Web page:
[EXCERPTED from Johnson's Russia List]
Date: Sat, 15 Mar 1997 08:34:42 -0500 (EST)
From: Celeste Wallander
Subject: Pipes commentary

"... the question of explaining the collapse of the Soviet Union is the topic of a research and seminar series here at the Davis Center for Russian Studies at Harvard, conceived and run by Mark Kramer. My assignment was to address the question of the western role in the Soviet collapse, and I presented my paper in late February." " ..... since my paper is a draft, it is not currently available for circulation, though it will be by the summer."


Celeste A.. Wallander
Davis Center for Russian Studies, Harvard University 25 February 1997

"Did the West Cause the Collapse of the Soviet Union?" ... ... ...

First, the impetus and direction of the first stage of Soviet reform -- which itself was the major cause of the collapse of the Soviet economy by 1991 -- was NOT caused by the urgent need to cut defense spending forced by Western policies.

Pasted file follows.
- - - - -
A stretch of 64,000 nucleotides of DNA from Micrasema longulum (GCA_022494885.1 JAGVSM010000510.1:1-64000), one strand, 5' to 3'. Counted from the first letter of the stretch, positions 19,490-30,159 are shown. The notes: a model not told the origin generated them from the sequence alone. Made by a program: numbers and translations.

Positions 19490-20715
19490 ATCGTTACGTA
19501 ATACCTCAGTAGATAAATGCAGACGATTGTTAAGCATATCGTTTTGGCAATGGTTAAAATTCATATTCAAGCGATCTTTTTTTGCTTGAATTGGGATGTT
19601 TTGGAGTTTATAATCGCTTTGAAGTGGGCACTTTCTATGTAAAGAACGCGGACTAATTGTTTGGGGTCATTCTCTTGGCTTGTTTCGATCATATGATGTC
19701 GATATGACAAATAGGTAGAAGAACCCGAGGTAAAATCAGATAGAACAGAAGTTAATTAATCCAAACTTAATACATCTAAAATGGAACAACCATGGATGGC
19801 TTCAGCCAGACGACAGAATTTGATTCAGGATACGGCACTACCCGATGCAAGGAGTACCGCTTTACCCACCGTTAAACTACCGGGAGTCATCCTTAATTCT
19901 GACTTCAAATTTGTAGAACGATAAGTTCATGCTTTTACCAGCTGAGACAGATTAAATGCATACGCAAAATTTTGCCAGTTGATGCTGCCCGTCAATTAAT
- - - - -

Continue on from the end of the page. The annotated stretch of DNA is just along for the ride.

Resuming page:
Second, preventing a further arms race was part of the context of Soviet reform policies, but (again) it was NOT a necessary condition for reform and there is no evidence that the continuing prospect of SDI and maintenance of high levels of strategic arms played a role in the failure of those first stages of reform.

Third, cutting defense did become a much more important priority in the second stage of economic reform beginning roughly in 1988, made necessary by the early failures. In this regard, western policies denied Gorbachev any opportunity to cut strategic arms and confidently plan that no arms race in space would threaten Soviet security.

While it is difficult to see how this denied him any short-term economic resources which could then be allocated to investment and consumption to stave off economic collapse, it may have. And the failure to get such an agreement clearly undermined the interrelated logic on "new thinking" and created political problems for him.

Fourth, nonetheless failure on SDI and START did not prevent cuts in defense spending and unilateral military reductions in conventional arms.